Now, let’s talk through what bothered me about this book.

First, every person in the book is TINY. Like, there is variety in ethnicity of the women showing the moves, but it seems as thought the person responsible for staging the photography thinks the only people who do strength training are a size 2-4 with no boobs. There is absolutely nothing wrong with that body type, but come one. There are strong women who are larger than Keira Knightly; perhaps a few of them could be featured?

Next, there are a probably too many exercise options. I fully get that I bought a book that is literally called the “Big Book of Exercises,” but there’s a difference between a dozen exercises per body area and over ninety. It’s just a lot, and it all blurs together. I think it’s possible it could have been better edited to not seem so overwhelming, but this version? Not so much.

Third, the sections on nutrition are pretty generic and a little blech. There’s even a part with a heading called “Why Diets Work.” The text below talks about why nutrition is a necessary component of changing your weight, but come on. Anyone who has read any studies knows that for the vast, vast majority of people, diets don’t do anything good, and often do very bad things. It’s disheartening to see that in a book ostensibly from a health magazine.

Fourth, the marketing of the book. The subtitle is “Four Weeks to a Leaner, Sexier, Healthier YOU!” Again, blech. I’m sexy as I am, thanks. Would it have been so hard to just replace those words with things like ‘stronger?’ Also, is it just me, or is the photo-shopping of the lovely cover woman just a bit too uncanny valley?

And finally, it bugged me that this book was written by a guy. I’m sure there are plenty of women out there who could compile a bunch of exercises, and I wish Women’s Health magazine would support those women. Also, at the end of many chapters are suggested workouts, which I appreciate, but again — full of guys. Seriously, I thought maybe I was misremembering, but I just flipped through and the one time a name stuck out that I thought might belong to a woman or non-binary person, nope. Still a dude.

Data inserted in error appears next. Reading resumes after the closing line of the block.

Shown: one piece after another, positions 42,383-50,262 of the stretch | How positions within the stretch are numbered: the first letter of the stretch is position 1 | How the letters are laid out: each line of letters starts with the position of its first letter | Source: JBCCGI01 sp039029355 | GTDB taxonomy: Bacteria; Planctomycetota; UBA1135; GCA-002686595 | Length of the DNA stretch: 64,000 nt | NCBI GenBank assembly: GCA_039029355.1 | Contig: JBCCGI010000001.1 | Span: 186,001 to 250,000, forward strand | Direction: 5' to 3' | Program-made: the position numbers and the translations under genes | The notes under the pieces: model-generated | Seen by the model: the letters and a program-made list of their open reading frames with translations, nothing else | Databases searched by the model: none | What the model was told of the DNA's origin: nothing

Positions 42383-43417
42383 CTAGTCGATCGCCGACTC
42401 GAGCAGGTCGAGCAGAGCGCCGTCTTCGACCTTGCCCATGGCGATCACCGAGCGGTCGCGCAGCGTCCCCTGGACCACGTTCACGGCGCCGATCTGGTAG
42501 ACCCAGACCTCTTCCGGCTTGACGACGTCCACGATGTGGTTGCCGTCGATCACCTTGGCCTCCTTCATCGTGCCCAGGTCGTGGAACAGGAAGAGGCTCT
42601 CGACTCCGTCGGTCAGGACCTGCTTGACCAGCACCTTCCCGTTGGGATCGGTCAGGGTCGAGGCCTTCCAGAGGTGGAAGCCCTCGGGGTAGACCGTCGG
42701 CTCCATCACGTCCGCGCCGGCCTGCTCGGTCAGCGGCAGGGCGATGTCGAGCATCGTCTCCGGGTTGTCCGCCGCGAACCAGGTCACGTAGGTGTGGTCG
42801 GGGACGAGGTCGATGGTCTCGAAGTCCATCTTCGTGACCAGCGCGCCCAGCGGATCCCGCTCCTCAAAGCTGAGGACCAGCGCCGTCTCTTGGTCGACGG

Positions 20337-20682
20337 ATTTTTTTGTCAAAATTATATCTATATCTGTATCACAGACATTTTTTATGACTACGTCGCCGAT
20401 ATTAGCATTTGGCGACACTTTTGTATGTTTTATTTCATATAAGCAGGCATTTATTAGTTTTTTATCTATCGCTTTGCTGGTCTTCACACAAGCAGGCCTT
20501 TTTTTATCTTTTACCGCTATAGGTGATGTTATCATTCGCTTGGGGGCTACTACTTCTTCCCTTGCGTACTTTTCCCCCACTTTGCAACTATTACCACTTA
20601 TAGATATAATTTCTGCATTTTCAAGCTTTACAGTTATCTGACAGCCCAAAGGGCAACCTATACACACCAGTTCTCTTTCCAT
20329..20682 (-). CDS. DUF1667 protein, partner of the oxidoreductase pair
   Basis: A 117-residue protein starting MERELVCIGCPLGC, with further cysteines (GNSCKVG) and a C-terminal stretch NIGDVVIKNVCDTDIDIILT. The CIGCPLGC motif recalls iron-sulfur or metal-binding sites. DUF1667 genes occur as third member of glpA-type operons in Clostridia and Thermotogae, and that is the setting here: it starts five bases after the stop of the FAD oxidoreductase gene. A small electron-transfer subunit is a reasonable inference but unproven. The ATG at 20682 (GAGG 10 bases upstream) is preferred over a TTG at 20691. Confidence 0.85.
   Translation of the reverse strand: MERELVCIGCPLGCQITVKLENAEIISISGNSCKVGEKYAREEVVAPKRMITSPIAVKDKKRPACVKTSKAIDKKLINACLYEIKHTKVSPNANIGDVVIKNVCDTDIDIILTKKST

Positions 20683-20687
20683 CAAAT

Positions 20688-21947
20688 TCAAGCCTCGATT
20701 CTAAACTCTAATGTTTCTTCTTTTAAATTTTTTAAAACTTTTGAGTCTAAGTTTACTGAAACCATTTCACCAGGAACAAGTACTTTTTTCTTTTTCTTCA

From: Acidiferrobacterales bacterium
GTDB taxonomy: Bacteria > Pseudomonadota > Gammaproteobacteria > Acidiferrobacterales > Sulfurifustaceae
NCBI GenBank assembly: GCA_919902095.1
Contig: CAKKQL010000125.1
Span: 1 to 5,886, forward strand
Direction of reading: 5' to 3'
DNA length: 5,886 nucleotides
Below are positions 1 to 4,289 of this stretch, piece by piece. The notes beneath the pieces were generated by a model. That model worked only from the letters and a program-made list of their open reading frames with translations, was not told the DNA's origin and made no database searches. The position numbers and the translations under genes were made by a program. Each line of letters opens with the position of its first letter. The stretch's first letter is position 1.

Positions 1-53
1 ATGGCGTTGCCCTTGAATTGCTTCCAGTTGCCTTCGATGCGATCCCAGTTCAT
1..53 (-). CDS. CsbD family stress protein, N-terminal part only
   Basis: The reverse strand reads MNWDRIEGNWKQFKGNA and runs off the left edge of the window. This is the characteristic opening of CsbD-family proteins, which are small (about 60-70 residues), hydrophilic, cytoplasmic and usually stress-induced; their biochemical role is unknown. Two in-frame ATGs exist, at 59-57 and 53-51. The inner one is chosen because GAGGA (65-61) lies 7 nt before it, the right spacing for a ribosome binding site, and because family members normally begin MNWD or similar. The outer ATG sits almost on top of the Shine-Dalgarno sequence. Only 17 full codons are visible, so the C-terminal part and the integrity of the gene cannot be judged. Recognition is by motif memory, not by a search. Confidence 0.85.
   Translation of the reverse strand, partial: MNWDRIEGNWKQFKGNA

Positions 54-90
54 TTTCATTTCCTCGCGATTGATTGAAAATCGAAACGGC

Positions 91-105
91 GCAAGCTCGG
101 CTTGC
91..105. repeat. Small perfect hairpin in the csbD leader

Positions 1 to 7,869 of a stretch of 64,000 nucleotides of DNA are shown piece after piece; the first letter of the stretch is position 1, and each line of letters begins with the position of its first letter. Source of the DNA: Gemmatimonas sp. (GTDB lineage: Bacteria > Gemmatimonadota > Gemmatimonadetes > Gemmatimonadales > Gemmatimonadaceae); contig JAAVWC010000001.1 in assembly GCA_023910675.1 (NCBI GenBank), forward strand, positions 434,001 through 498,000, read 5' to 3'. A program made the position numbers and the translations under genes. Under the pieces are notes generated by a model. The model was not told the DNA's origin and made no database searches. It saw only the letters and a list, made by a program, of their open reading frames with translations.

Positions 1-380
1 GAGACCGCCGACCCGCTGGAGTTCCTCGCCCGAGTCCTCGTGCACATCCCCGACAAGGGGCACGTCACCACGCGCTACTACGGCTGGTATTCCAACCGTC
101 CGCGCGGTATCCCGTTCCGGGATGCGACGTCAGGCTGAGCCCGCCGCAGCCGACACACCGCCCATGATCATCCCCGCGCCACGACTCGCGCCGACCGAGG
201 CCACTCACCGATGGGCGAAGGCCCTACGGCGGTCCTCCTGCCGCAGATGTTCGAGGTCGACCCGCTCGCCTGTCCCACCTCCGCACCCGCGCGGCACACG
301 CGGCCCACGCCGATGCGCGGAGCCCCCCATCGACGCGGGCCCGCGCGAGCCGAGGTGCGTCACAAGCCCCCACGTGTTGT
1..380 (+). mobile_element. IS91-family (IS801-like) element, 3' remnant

Tuesday

27

March 2018

0

COMMENTS

Misogynation: The True Scale of Sexism by Laura Bates

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Three Stars

Best for: Those looking for some (usually UK-based) facts and figures about sexism women face, in short essay form.

In a nutshell: Creator of Everyday Sexism Project Bates shares her thoughts on a few different ways women deal with misogyny in their daily lives.

Worth quoting:
“The repeated use of the word ‘distracting’ centres the needs of men and boys above those of the girls, and suggests that girls’ bodies are powerful and dangerous, impacting on boys and teachers, whose behaviour is implicitly excused as inevitable.”
“If you suggest that someone who is experiencing it shuts down their social media accounts or stops speaking out, you’re suggesting their freedom should be curtailed because of someone else’s abusive behavior. In fact, you are unintentionally helping the abuser.”
“You can’t judge a woman on her weight AND get angry if she orders a salad — that’s just counter-intuitive. Try to work out in advance which sexist stereotype is most important to you, and stick with it.”

Why I chose it: I read her previous book and enjoyed it.

Review: This book is pretty good. I didn’t find it to be as well done as her previous book, but still worth a read. It is a collection of previously-published material, and while it was all new to me (I’m not sure where they appeared — perhaps on her website? As guest editorials? Or maybe she has her own column in a paper here?), it does seem to be a bit of cheat to fill an entire book with previous content, add in maybe ten very short introductory chapters before each grouping, and then still charge full price. Perhaps that’s a standard publishing idea, and I’m certainly not mad at her for getting paid, I just was looking for something a bit deeper with this.

That said, many of the sections are strong reads. Much of what she writes about won’t be news to women, or to men who are paying attention, but I do think it still rises beyond 101-level feminism. And, as I’ve said before, 101-level isn’t bad, it’s just not usually what I’m looking for in a book. I appreciate the effort put into grouping the essays into related content, and I also appreciate the humour Ms. Bates brings to what can be an overwhelming and depressing topic. It wasn’t a slog to read through this book, which itself is a bit of a feat considering the subject.

One side note – I really wish authors would stop having Caitlin Moran blurb their books. She’s said so many problematic things about race, and about trans people (and without any sort of remorse or apology that I’ve ever found – but as always, I’d be happy to be shown otherwise). She’s like the Lena Dunham of authors. And there are just so many more interesting feminists I’d like to hear from, even on book covers.

Monday

19

March 2018

0

COMMENTS

The Time Traveler’s Guide to Elizabethan England by Ian Mortimer

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Four Stars

Best for: Anyone wanting to learn more about the (interesting!) minutia and day-to-day bits of life during Queen Elizabeth I’s reign.

In a nutshell: Author Ian Mortimer has researched source documents, including personal journals and diaries, as well as other sources to provide details about what it really meant to live in Elizabethan England.

Worth quoting:
“A woman may travel, pray, write, and generally go about her affairs just as freely as a man — as long as she is not married.”